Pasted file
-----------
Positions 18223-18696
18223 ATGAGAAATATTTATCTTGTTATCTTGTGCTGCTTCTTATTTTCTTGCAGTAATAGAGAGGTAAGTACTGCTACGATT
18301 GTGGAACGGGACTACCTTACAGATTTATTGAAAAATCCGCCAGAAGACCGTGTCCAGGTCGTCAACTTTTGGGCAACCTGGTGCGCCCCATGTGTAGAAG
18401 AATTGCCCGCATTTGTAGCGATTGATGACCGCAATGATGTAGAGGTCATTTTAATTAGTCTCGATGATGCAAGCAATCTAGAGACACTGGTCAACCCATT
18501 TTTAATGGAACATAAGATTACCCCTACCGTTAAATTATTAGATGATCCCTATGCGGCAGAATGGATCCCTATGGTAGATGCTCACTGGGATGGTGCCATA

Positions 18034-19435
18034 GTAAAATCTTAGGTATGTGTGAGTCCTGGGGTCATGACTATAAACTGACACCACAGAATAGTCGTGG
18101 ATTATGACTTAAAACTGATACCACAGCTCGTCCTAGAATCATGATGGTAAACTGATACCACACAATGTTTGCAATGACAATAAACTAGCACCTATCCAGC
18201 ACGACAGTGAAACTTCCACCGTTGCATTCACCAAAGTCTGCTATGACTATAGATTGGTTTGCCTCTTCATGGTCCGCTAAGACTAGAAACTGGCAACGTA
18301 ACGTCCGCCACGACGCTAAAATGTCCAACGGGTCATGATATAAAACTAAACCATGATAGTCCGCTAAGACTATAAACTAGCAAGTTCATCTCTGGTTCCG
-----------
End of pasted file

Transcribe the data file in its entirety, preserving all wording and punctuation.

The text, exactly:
Positions 18223-18696
18223 ATGAGAAATATTTATCTTGTTATCTTGTGCTGCTTCTTATTTTCTTGCAGTAATAGAGAGGTAAGTACTGCTACGATT
18301 GTGGAACGGGACTACCTTACAGATTTATTGAAAAATCCGCCAGAAGACCGTGTCCAGGTCGTCAACTTTTGGGCAACCTGGTGCGCCCCATGTGTAGAAG
18401 AATTGCCCGCATTTGTAGCGATTGATGACCGCAATGATGTAGAGGTCATTTTAATTAGTCTCGATGATGCAAGCAATCTAGAGACACTGGTCAACCCATT
18501 TTTAATGGAACATAAGATTACCCCTACCGTTAAATTATTAGATGATCCCTATGCGGCAGAATGGATCCCTATGGTAGATGCTCACTGGGATGGTGCCATA

Positions 18034-19435
18034 GTAAAATCTTAGGTATGTGTGAGTCCTGGGGTCATGACTATAAACTGACACCACAGAATAGTCGTGG
18101 ATTATGACTTAAAACTGATACCACAGCTCGTCCTAGAATCATGATGGTAAACTGATACCACACAATGTTTGCAATGACAATAAACTAGCACCTATCCAGC
18201 ACGACAGTGAAACTTCCACCGTTGCATTCACCAAAGTCTGCTATGACTATAGATTGGTTTGCCTCTTCATGGTCCGCTAAGACTAGAAACTGGCAACGTA
18301 ACGTCCGCCACGACGCTAAAATGTCCAACGGGTCATGATATAAAACTAAACCATGATAGTCCGCTAAGACTATAAACTAGCAAGTTCATCTCTGGTTCCG